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    Ca. 2007, nobody other than myself had ever done a comparison of guitar cab IRs in which the length of the IR was the only variable that was allowed to change. That would require a reflection free IR long enough to window to every length that would be evaluated, and - this is really, really important - at that time, no guitar cab IRs other than mine were free of reflections even to 10ms. When you audition an IR that contains reflections, changing its length changes the number of such reflections in the IR. This effect is not subtle, but it has nothing to do with the minimum length required to capture audible detail in guitar cab sounds.

    That means you can't acquire a 2048-point IR that is free of reflections. That's not a problem, BTW. If you can get clean 20ms IRs, you're doing very well.

    If there are reflections at ca. 25-30ms in the IR, they will be present in the 2048-point (42ms at 48kHz SR) version and absent in the 1024 +(21ms) version. In that case, you can't attribute a sonic preference for one length or the other, nor even the ability to tell the difference between the two, to the difference in length.

    The entire basis for the procedures and conclusions I've arrived at is that the cab block in a modeler is there for the purpose of recreating the sound of the cab, in a manner that is perfectly analagous to the function of the amp block. In that context, it is important to understand that the cabs being simulated are guitar cabs and to consider the properties of such cabs in making decisions about e.g., IR length.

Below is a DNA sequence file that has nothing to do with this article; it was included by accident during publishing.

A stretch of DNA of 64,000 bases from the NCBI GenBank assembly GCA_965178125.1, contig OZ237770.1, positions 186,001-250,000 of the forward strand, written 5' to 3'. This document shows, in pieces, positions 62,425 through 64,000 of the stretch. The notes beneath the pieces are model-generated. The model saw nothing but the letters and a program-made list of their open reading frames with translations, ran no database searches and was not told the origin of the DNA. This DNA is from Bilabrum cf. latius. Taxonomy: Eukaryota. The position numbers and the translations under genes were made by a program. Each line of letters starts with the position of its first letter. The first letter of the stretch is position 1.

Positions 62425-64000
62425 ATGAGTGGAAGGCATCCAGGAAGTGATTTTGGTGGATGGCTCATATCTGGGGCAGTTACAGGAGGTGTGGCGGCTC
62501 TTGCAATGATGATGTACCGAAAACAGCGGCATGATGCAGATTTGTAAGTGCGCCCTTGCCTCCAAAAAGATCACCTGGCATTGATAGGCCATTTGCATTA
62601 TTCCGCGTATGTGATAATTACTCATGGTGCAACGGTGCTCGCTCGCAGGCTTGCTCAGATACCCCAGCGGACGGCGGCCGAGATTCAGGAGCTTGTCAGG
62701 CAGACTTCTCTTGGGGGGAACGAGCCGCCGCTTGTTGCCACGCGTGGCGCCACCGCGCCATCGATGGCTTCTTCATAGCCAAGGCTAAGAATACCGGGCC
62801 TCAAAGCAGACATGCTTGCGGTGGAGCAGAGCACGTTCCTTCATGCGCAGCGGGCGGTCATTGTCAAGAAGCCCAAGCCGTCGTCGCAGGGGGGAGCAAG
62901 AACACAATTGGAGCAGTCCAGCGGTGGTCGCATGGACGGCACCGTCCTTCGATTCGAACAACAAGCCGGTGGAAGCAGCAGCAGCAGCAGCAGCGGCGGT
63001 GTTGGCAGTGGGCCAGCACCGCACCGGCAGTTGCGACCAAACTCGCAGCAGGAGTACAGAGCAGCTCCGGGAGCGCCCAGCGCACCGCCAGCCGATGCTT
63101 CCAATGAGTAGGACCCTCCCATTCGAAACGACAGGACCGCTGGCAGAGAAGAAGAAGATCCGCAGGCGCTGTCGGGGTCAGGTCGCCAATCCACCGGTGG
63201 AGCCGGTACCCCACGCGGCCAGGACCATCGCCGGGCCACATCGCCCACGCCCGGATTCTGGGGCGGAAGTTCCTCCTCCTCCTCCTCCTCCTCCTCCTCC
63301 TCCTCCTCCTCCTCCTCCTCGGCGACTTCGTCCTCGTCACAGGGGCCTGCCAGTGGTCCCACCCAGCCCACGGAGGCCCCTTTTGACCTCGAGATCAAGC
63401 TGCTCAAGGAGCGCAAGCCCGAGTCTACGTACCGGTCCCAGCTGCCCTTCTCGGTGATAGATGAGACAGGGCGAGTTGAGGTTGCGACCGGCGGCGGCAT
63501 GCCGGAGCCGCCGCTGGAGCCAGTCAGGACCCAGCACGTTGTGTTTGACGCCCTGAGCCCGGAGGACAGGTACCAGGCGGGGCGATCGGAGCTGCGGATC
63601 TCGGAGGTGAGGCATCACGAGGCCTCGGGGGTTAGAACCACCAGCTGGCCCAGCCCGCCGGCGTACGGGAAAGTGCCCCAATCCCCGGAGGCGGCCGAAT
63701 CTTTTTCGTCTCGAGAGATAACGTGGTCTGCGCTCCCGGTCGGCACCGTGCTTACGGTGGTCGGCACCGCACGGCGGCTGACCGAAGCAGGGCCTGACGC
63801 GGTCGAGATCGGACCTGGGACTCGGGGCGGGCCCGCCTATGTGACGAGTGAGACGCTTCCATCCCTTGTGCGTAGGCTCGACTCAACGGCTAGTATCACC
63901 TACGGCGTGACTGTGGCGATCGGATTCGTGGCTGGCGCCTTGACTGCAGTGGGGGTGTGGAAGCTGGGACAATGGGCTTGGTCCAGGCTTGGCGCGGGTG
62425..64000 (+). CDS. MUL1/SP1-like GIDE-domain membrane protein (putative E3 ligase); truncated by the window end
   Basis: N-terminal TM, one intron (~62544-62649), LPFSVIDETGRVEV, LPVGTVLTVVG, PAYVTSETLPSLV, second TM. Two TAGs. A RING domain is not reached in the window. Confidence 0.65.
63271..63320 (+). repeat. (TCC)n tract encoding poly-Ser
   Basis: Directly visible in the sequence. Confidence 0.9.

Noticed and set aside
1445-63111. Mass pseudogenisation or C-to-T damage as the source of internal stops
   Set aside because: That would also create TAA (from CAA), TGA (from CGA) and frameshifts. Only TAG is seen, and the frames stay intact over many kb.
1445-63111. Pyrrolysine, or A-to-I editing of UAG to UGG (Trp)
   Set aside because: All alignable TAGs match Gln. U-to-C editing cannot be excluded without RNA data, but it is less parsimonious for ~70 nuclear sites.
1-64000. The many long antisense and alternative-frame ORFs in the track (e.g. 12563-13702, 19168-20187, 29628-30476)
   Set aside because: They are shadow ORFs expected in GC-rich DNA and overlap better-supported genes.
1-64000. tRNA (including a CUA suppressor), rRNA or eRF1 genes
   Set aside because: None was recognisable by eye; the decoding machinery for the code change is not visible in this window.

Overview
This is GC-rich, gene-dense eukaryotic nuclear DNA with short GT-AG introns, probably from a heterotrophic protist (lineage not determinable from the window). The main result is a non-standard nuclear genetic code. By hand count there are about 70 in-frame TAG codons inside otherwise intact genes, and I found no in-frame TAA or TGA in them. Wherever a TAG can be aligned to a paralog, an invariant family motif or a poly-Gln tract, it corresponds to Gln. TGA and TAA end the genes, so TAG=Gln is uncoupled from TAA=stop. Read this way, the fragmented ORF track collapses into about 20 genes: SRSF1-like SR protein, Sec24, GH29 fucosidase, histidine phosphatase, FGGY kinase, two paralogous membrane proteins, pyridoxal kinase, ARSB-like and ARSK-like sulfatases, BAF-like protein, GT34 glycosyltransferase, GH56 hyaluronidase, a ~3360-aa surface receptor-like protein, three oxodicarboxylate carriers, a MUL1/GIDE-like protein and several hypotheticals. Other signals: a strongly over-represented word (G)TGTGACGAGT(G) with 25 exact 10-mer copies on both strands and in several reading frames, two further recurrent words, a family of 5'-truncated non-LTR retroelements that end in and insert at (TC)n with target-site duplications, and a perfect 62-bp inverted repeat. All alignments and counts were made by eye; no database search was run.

FYI, the difference between a 512-point and a 1024-point reflection free IR of a guitar cab, while reliably detectable, is quite subtle. The difference between a 1024-point and a 2048-point IR (also reflection free at both lengths) is almost certainly not audibly detectable. It is well beyond the point of diminishing returns.
     
    Last edited: Nov 9, 2019 at 10:45 PM
  13. Chocol8

    Chocol8 Member

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    Is it possible that the reflections beyond 25 ms are less offensive? At those distances, the reflections are likely at a much lower level than an earlier reflection and (room dependent I assume) should alter the IR much more subtly.

    I get the diminishing returns, but 42 ms vs 21 doesn’t require much more work other than a larger space correct? Somewhere around a 24 foot ceiling with 48 feet between walls or columns should do it or be very close which a lot of gyms, hangars, and industrial spaces should be able to accommodate.
     
  14. StudioDevil

    StudioDevil Member